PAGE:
New MLB scheduling to bring fewer interleague games in September


New MLB scheduling to bring fewer interleague games in September

FORT MYERS, Fla. -- Major League Baseball and the Major League Baseball Players Association are working on the schedule for 2013, when each league will have 15 teams for the first time.

So far, this much is clear: The unbalanced schedule is here to stay, and interleague play, while expanded throughout most of the season because of the odd-number of teams in each league, will be severely limited in September, when divisions are won and playoff spots are at stake.

"We've been working with the commissioner's office to try to formulate different possible 2013 schedules,'' said Michael Weiner, executive director of the Players Association. "Yes, we do have to have interleague play in every window.''

Weiner said teams within the same division will meet "more than 16 times'' during the season, since the unbalanced schedule "enhances the integrity of winning the division.''

In 2011, the Red Sox complained about having to play three straight road series in N.L. ballparks, where they had to get creative to find playing time for D.H. David Ortiz.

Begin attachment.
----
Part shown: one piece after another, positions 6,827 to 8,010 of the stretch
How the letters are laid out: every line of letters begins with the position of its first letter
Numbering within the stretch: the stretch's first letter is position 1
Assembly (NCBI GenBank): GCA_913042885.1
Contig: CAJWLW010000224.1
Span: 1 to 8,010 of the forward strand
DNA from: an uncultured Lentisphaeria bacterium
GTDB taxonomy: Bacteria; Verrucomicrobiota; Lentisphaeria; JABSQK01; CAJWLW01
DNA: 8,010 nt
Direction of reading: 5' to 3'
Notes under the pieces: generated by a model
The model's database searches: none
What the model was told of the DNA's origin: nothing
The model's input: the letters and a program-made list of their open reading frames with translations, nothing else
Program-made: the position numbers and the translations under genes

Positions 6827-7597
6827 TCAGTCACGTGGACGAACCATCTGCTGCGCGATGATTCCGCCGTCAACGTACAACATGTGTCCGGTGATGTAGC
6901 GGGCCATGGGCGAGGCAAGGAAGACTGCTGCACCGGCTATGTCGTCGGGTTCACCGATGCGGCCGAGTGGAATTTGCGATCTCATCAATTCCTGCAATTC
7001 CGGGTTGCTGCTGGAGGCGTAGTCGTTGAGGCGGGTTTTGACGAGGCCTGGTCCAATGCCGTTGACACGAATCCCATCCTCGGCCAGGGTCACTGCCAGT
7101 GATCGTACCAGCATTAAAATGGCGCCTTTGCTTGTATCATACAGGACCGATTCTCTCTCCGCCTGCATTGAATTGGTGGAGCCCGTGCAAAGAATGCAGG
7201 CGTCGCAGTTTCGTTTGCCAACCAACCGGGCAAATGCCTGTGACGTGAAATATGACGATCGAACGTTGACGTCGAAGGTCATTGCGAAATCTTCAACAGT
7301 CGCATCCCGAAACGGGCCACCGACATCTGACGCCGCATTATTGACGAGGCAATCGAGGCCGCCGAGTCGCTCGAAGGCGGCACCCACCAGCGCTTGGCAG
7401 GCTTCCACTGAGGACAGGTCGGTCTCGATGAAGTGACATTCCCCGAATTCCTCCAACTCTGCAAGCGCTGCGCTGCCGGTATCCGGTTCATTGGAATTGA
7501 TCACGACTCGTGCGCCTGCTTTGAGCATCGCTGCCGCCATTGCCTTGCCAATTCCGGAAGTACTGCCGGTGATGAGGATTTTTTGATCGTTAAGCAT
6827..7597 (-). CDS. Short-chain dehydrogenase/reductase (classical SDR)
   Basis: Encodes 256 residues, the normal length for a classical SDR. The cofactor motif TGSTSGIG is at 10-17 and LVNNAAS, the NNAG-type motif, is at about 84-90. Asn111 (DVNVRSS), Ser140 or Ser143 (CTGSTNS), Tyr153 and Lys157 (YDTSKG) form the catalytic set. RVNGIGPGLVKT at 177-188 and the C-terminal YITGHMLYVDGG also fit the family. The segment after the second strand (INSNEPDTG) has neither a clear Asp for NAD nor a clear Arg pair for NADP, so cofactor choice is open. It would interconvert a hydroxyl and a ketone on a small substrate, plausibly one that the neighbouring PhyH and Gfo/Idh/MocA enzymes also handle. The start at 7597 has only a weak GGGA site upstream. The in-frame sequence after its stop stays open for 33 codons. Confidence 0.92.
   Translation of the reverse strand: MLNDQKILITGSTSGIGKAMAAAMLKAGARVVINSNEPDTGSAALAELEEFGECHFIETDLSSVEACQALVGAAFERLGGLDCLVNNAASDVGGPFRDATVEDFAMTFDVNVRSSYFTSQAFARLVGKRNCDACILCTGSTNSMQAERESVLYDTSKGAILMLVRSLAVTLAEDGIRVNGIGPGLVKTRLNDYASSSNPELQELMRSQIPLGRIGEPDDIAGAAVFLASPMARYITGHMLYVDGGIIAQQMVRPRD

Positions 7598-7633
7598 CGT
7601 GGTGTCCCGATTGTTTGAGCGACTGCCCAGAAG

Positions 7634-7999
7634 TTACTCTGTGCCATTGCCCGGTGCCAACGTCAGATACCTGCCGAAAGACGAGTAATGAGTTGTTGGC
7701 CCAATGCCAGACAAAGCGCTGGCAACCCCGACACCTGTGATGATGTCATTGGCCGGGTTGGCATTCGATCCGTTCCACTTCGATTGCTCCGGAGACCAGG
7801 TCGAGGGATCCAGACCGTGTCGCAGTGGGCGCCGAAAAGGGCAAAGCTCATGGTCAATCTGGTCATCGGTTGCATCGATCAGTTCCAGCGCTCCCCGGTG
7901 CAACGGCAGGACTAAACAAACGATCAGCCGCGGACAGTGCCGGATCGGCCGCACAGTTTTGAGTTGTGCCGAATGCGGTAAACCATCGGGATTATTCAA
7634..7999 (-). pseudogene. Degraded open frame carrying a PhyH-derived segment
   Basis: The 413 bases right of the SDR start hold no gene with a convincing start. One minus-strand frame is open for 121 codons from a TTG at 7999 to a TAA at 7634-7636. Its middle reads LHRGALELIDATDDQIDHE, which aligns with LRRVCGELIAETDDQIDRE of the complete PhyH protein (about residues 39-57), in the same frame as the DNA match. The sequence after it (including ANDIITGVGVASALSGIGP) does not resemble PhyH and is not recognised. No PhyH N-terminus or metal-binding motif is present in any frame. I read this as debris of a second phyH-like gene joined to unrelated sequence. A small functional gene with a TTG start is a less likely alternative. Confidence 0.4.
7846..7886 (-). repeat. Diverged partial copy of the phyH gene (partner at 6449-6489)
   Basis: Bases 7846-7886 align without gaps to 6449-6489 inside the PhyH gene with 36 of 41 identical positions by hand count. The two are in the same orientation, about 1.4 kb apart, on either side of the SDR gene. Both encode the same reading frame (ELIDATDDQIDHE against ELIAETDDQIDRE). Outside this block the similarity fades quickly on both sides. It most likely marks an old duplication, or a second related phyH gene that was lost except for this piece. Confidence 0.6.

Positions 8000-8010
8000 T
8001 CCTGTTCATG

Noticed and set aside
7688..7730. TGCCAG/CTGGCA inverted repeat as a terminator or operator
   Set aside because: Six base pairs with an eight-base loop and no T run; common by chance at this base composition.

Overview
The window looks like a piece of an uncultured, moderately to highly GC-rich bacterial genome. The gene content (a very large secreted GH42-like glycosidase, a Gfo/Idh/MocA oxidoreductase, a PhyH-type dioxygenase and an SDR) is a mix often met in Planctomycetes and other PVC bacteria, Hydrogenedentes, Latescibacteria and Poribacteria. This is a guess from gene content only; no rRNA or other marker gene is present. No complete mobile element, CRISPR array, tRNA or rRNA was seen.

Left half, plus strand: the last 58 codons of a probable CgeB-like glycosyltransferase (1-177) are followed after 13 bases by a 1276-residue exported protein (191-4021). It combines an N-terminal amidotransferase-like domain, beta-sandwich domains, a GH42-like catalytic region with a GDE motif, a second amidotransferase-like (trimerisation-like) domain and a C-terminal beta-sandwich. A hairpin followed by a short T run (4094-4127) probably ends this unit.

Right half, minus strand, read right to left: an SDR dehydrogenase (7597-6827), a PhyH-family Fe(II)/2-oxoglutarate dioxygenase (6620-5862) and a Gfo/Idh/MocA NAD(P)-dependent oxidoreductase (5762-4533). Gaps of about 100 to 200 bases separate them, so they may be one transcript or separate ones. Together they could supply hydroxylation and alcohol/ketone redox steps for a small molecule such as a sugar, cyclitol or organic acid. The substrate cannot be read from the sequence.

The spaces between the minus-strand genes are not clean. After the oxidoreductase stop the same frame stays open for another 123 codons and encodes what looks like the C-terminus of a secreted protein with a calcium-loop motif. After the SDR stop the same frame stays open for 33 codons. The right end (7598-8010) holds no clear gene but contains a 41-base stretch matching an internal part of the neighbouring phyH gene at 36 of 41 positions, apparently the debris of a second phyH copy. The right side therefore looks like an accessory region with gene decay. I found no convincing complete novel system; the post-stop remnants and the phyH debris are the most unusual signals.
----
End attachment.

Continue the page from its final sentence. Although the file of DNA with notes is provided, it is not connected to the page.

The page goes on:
Weiner said the two sides are working on a format to ensure that interleague play is limited to a maximum of two series per team in the final month to avoid such inequities.

"That's very important to us,'' said Weiner. "We want to have as little interleague play as possible, knowing that there has to be some. But also, ideally, we'd like to have it so that, in the last month of the season, no team plays more than one away interleague series.

"Ideally no team would play more than one interleague series, period (in September). But when you're playing away, you're playing under rules that are not your normal rules. We're trying to get to a place where no team would play more than three games in September (under) the opposite league's rules.''

Brown releases statement: 'I never struck my wife, and never would'


Brown releases statement: 'I never struck my wife, and never would'

Giants kicker Josh Brown released a statement via ESPN on Thursday

"I am sorry that my past has called into question the character or integrity of The New York Giants, Mr. Mara or any of those who have supported me along the way. I have taken measures to get help so that I may be the voice of change, not a statistic. It is important to share that I never struck my wife, and never would. Abuse takes many forms, and is not a gray area. Through the past several years I have worked to identify and rectify my own behaviors. The road to rehabilitation is a journey and a constant modification of a way of life. My journey will continue forever as a person determined to leave a positive legacy and I embrace the opportunities to show and speak about what has helped me to be that man. In the interim, I am cooperating with the Giants and the NFL. Thank you to everyone that has supported me, I will not let you down."